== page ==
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Investing.com — The U.S. government sounds the alarm over e-cigarettes after a wave of acute and sometimes fatal lung failures, China’s exporters feel the pain of President Trump’s tariffs and Saudi Arabia replaces its oil minister. Here are the top 5 things you need to know on Monday, 9th September.

1. Stocks set for higher opening

Wall Street is set to open the week modestly higher after a relatively drama-free weekend, at least as regards the key issues of trade and monetary policy.

By 6 AM ET, were up 65 points or 0.2%, while the contract was up 9 points or 0.3% and were up 22 points or 0.3%.

Neither the nor the bond markets are showing any clear direction in the wake of a labor market report on Friday that showed slowing payrolls growth but solid wage gains and, in the words of Harvard economist Megan Greene, allowed everyone to project their existing prejudices onto it.

Read More: Fact Check: With S&P 500 Flat This Year, Is Holding Long-Term Still Smart?

2. Everybody hurts, especially Chinese exporters

China’s economy is hurting from the imposition of U.S. tariffs. Fresh data overnight showed down by 1% on the year in August, well short of the 2% rise expected. fell by a slightly smaller-than-expected 5.6%, while the country’s trade surplus fell by nearly a quarter to $34.8 billion from $45 billion in July.

The figures come only days after others showing that the U.S.’s trade deficit with China is clearly narrowing, even though its overall trade deficit hasn’t fallen that much.

Elsewhere, there were signs of life from the stricken German economy, with eking out a gain of 0.7% on the month in July and defying expectations for another drop.

3. Tobacco, cannabis stocks in focus after CDC warning on vaping products

Tobacco stocks may be in focus later after the Center for Disease Control and Prevention late on Friday that vaping products may be responsible for a wave of sudden and acute health problems.

The CDC said that its investigation is ongoing and has not identified a cause, but all reported cases have a history of using e-cigarette products.

The news comes barely a week after reports that Philip Morris International Inc (NYSE:) and Altria (NYSE:) were looking at re-combining, with a view to reviving growth through e-cigarette products.

4. U.K. Parliament set to debate new elections

Another crucial week for sterling started with Prime Minister Boris Johnson being told by his Irish counterpart Leo Varadkar that he has seen no acceptable substitute for the so-called “backstop” arrangements designed to safeguard smooth trade across the Irish border after Brexit.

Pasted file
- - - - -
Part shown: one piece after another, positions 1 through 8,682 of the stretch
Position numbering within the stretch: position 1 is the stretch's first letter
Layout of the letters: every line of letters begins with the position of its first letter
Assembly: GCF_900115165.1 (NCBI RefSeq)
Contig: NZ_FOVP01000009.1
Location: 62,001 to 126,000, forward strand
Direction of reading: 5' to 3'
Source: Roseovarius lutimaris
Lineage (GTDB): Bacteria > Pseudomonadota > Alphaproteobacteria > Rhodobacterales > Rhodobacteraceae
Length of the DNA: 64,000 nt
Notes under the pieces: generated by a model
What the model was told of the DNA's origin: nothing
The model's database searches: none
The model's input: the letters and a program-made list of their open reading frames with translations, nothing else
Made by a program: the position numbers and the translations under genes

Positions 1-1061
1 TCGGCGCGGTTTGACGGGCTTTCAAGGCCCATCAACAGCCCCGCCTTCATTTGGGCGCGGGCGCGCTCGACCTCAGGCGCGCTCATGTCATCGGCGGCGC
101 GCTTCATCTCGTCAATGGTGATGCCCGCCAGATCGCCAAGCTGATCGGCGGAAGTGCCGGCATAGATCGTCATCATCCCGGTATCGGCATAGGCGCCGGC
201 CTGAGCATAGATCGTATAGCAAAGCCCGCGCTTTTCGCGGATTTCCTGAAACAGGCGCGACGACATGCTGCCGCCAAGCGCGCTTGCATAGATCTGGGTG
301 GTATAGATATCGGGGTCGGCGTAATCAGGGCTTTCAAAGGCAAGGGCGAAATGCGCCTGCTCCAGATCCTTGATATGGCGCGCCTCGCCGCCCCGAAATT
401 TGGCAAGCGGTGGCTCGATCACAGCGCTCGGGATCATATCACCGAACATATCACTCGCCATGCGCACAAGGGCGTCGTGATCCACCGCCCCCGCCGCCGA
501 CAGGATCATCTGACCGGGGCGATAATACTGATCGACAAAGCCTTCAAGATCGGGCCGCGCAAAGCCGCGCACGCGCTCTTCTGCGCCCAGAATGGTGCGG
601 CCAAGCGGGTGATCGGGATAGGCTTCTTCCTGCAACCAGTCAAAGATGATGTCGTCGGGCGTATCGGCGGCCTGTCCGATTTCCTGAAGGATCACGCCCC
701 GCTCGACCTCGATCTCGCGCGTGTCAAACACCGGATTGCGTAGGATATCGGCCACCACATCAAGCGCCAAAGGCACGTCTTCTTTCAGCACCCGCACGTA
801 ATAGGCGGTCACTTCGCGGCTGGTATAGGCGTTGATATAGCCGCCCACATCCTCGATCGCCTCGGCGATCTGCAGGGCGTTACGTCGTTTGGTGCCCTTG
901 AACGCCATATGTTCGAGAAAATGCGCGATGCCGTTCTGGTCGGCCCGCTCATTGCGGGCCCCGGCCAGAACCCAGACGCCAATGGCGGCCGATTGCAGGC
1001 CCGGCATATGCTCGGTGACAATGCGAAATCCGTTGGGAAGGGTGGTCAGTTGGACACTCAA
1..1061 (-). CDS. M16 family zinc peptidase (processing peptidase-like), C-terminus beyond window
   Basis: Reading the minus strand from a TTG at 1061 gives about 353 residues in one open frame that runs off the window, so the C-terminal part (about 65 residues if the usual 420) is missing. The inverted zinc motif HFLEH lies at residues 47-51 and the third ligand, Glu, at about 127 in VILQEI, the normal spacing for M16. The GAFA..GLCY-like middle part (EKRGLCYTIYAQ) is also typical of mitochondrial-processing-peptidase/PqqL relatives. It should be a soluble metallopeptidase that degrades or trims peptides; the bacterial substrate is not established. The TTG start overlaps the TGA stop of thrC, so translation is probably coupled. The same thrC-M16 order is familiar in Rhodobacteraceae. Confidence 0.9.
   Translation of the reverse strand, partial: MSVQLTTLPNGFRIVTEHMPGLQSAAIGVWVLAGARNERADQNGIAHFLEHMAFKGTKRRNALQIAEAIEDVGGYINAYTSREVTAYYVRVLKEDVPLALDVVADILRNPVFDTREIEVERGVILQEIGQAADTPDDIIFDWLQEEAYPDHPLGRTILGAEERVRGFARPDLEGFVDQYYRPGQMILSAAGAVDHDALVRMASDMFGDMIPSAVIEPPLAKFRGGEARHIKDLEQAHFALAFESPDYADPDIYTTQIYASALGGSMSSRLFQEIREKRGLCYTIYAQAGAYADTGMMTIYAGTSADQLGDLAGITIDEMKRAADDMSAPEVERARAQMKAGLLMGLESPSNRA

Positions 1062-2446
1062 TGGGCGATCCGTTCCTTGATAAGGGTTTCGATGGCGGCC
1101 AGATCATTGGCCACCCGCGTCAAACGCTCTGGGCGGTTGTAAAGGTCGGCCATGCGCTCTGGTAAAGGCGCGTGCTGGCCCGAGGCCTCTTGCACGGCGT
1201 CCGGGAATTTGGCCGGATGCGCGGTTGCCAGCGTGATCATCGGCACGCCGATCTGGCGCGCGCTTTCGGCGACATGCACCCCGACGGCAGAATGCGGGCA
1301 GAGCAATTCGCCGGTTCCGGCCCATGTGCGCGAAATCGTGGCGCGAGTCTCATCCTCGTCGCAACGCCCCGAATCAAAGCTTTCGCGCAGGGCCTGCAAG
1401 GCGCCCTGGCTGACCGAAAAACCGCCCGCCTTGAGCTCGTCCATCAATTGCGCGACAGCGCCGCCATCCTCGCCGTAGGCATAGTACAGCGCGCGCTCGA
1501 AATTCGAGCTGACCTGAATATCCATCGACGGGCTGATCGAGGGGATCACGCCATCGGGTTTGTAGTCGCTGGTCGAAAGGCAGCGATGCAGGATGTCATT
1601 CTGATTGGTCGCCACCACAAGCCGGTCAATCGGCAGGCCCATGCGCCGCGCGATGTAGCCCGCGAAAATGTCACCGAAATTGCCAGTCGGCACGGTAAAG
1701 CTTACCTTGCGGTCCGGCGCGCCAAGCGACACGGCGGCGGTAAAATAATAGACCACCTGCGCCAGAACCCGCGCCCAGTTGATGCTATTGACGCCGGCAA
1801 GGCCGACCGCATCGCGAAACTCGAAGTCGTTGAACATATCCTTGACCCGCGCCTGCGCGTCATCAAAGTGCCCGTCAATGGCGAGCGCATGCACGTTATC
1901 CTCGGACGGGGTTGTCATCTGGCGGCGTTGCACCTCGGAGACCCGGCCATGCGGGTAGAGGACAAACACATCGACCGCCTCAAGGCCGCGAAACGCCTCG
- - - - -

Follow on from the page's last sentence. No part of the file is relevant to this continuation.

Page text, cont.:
Over the weekend, Amber Rudd, a senior minister, had resigned from Johnson’s government saying she saw no evidence that he wanted to secure a deal with the EU before the Oct. 31 deadline, while other ministers had to deny rumors that they would soon follow suit.

The bill passed last week that requires Johnson to ask for a three-month extension of the Brexit deadline is set to receive royal assent and become law Monday. The House of Commons will then debate the possibility of a snap General Election, which is now widely seen as the only way of breaking the current logjam. The British pound rose 0.6% against the and 0.3% against the after a modest upside surprise from July’s and data.

5. Saudi Arabia fires oil minister

Saudi Arabia Khalid al-Falih as Energy Minister with Prince Abdulaziz bin Salman, an energy ministry veteran and the half-brother of Crown Prince Mohammed bin Salman, the kingdom’s de facto ruler.

The appointment breaks with tradition, in as much as Saudi Arabia has generally not entrusted the all-important oil ministry to a single member of the royal family before. As such, the move appears to be more of an attempt to consolidate power by “MBS”.

Abdulaziz told reporters Monday there would be no radical change to Saudi output policy. Some saw his appointment as more concerned with speeding up the timeline for the initial public offering of national oil company, Saudi Aramco.

Oil prices have ticked up over the weekend, supported by Iran’s final break with the UN agreement limiting its nuclear enrichment limits, and by Baker Hughes’ which showed the number of active oil rigs falling to the lowest in two years last week. By 6 AM, futures were up 0.9% ta $57.05 a barrel, while futures were up 0.8% at $62.05 a barrel.